• How substantial the risks identified are and which are the most important, and if it is clear how the company categorises and prioritises principal risks
  • How the risks are changing over time and whether movements in principal risks, including shifts into and out of the principal classification, are explained
  • What these risks mean for the strategy and business model and how the principal risks link to other parts of the annual report and accounts should be clear – in particular, the viability statement, business model, strategy, KPIs and the risk reporting in the financial statements
  • How the company is managing these risks and if the mitigating activities include specific information that allows the reader to understand the company’s response
What good disclosure looks like

The Lab’s analysis of risk disclosures from the past five years showed that they have become more comprehensive, but they are still not delivering fully for investors. The Lab worked through some example disclosures with investors and identified areas of good practice.

The full Lab report provides a detailed explanation of what investors liked about each example. However, they shared the following characteristics:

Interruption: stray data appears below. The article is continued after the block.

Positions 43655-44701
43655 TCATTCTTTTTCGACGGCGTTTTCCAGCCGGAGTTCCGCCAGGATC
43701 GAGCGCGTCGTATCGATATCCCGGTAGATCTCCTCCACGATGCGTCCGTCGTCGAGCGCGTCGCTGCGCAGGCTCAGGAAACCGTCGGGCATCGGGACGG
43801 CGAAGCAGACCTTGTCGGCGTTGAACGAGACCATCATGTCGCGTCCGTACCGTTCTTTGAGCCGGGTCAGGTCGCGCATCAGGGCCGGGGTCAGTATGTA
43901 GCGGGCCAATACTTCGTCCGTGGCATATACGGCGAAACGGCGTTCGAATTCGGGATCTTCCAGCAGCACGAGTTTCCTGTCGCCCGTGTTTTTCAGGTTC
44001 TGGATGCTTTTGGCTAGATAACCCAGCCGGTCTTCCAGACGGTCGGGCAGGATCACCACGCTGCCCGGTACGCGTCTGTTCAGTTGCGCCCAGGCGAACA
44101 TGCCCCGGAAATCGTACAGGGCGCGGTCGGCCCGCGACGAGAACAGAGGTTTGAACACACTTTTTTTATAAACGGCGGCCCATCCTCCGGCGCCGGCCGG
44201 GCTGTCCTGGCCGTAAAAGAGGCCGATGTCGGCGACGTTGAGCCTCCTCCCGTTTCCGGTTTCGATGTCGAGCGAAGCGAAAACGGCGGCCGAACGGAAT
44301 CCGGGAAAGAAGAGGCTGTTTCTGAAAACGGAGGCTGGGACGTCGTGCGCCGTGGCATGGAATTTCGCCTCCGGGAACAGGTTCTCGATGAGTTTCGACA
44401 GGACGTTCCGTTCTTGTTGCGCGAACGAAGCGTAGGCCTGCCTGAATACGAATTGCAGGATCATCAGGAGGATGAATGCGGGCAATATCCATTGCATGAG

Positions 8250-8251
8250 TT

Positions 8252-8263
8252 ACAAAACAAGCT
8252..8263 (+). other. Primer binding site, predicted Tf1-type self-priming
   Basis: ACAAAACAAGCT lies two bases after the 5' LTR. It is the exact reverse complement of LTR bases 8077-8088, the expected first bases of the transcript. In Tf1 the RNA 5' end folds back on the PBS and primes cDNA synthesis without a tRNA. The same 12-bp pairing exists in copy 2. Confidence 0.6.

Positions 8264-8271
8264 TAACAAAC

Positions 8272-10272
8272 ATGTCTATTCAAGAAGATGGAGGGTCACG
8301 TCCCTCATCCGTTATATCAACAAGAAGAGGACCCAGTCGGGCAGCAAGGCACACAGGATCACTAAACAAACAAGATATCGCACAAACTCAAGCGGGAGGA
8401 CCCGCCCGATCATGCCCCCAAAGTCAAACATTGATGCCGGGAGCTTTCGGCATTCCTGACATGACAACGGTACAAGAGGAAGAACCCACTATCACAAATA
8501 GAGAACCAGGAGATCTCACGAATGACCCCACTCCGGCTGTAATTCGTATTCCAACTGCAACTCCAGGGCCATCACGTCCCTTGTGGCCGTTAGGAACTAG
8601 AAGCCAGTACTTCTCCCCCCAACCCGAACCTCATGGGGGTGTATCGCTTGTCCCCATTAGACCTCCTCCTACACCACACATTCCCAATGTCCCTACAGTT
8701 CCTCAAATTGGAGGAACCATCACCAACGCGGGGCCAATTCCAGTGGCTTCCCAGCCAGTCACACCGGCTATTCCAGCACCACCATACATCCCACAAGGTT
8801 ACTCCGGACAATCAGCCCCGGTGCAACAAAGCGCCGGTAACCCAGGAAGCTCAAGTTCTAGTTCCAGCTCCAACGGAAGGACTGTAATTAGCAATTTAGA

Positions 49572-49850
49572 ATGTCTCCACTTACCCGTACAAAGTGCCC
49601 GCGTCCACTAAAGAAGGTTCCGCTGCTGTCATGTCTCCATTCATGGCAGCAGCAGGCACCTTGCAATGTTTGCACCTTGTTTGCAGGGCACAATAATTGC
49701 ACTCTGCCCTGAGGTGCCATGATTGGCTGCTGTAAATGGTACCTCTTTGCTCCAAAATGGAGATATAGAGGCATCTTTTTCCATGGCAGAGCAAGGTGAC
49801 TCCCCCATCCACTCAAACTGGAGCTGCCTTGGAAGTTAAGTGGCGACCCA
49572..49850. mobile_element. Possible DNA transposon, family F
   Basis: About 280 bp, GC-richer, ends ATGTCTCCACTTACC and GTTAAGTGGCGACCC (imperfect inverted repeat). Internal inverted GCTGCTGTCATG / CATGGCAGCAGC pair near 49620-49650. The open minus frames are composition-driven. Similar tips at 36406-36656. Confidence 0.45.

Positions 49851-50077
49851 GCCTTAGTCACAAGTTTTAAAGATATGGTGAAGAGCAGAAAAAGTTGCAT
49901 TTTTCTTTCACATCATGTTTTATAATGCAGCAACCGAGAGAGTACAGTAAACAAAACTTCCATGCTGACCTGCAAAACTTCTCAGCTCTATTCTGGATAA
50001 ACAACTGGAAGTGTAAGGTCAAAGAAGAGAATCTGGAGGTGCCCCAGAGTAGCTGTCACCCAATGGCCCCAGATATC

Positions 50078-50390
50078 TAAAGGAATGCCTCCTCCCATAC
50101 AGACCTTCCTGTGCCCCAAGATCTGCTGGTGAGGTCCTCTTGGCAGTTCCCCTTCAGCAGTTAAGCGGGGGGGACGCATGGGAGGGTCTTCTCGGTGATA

• They are specific and focus on implications for the company rather than high-level generic issues
  • They are well-structured and essential information (such as whether they are presented before or after the impact of controls) is easily understandable
  • They truly reflect what the board have been thinking about in the current period and are likely to think about in the future
  • They make sense in the context of the full annual report and specifically the company’s strategy and business model
  • They balance investors’ desire for detailed information with companies concerns about conciseness and over-disclosure.

Overall, investors want risk disclosures to be useful information and not an exercise in management liability avoidance. Companies that focus on communicating their perspective on the risks and challenges that they face will be of far greater value to investors.

Viability statement reporting